Tastes Like Chicken

Alien in the Attic

from Sploid

An English man found something disturbingly gruesome while remodeling a cottage he bought in Norfolk.

Hidden away in the attic and wrapped in yellowed newspapers from 1947 was a baby "alien" in an old candy jar.

Floating in a thick, disgusting liquid, the foot-long monster fetus has apparently been in the attic for nearly 60 years.

Barry Broom, 54, bought the cottage eight months ago and had just gotten around to working on the attic loft. The previous owner was an "old spinster," Broom said.

As for the creature in the jar - which was wrapped in Daily Mirror papers from October 1947 - Broom doesn't believe it's an actual pickled space monster.

"I haven't got three heads and I'm not the sort of eccentric lunatic to think it's an alien," he told the Guardian this week.

"But it's a funny thing to find in your loft."

The strange numbers on the alien's left foot turned out to be an American-style serial number that looks particularly military in nature.

Broom believes it might be some kind of model used by the U.S. Air Force. There are two large American air bases nearby, and many thousands of U.S. military have lived in Norfolk from WWII to today.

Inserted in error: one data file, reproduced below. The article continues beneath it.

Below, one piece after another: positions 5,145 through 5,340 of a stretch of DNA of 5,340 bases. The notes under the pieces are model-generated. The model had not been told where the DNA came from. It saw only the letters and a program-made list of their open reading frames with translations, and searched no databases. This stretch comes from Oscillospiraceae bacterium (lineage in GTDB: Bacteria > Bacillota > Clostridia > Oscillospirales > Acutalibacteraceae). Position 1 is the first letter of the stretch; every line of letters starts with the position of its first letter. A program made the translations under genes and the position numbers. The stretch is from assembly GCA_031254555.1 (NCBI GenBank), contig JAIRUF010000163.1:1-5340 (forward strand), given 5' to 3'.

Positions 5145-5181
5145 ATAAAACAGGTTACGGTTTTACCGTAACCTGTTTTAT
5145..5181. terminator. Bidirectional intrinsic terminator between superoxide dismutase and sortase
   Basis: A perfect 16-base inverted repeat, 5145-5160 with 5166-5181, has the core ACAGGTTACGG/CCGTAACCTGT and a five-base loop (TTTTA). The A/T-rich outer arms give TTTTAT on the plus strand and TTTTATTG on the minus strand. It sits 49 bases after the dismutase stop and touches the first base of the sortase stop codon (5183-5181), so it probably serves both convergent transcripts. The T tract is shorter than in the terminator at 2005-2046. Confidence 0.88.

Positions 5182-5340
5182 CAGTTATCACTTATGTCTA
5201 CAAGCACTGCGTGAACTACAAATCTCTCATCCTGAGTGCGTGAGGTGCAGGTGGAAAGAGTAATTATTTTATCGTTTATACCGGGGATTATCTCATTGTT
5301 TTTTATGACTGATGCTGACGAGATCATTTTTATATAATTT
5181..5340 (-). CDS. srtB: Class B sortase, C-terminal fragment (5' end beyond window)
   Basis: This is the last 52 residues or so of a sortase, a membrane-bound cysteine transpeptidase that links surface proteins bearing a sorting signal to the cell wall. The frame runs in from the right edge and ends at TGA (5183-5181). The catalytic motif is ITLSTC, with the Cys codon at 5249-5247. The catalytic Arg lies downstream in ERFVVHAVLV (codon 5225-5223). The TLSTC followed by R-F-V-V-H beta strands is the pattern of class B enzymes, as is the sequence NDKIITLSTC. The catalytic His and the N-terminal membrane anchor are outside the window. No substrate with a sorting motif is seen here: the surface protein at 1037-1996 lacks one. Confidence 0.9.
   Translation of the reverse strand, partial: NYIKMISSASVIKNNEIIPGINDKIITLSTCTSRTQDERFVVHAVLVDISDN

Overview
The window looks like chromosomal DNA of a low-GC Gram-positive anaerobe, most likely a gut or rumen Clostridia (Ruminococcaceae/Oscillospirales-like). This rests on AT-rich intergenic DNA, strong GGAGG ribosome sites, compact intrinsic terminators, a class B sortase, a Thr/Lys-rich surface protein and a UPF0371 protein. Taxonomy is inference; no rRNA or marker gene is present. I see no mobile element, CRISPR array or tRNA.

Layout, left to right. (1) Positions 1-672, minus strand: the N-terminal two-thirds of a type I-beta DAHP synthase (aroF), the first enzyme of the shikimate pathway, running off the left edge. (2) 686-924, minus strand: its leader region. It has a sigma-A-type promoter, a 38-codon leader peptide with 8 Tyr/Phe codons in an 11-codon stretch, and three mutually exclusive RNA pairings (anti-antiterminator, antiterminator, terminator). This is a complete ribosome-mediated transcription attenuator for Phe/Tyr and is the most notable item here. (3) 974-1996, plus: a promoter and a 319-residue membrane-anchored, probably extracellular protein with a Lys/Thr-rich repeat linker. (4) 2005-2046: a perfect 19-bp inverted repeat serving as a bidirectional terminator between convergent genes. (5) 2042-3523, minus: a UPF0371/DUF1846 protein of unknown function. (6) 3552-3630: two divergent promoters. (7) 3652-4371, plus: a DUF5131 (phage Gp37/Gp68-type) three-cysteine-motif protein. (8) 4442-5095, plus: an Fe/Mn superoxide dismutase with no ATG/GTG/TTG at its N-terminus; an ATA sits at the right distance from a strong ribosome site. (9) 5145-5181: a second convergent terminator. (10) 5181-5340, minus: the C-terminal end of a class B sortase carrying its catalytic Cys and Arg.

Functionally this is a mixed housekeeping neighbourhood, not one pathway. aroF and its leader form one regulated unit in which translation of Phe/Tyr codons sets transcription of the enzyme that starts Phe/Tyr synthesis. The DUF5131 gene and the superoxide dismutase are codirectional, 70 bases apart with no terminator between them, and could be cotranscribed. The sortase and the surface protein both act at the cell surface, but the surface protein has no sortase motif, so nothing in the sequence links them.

Without seeing the curiosity from Broom's attic, the USAF denied having anything to do with the alien fetus. "It's a hoax," said an Air Force spokeswoman. She did not explain what about a figurine in a jar might be a hoax.

Curiously, the style of alien figure was not known to the public in 1947.

The news of a flying-saucer crash near Roswell, New Mexico, did briefly appear in newspapers in the summer of that year.

But tales of "alien pilots" did not become part of the popular legend until the late 1970s, when UFO researchers returned to the long-forgotten Roswell story and interviewed dozens of surviving witnesses.

By this point, a specific space alien was familiar to many Americans. These short, slim and sexless drones had chilling black eyes set high in their insectoid heads. The widespread acceptance of this particular visitor was in large part the result of Steven Spielberg’s hit movie Close Encounters of the Third Kind, released in 1977 during a hysterical wave of U.S. UFO sightings that would continue until 1981.

A series of books, articles and TV specials about Roswell followed throughout the 1980s, culminating in government-conspiracy E.T.-coverup phenomena such as the long-running X-Files in the 1990s.

Oddly enough, the spectacular landing of the mothership in Close Encounters is reportedly based on real footage filmed by Air Force personnel at a base in the southwestern United States. This rumored film of the spindly little gray aliens meeting Air Force officials was actually offered for a television documentary in 1972, but the offer was revoked when the Watergate scandal shook up the entire federal government.

Is Broom's foul discovery a 59-year-old example of the U.S. military's careful creation of the UFO phenomena, including the "aliens" that wouldn't be introduced to popular culture for decades?


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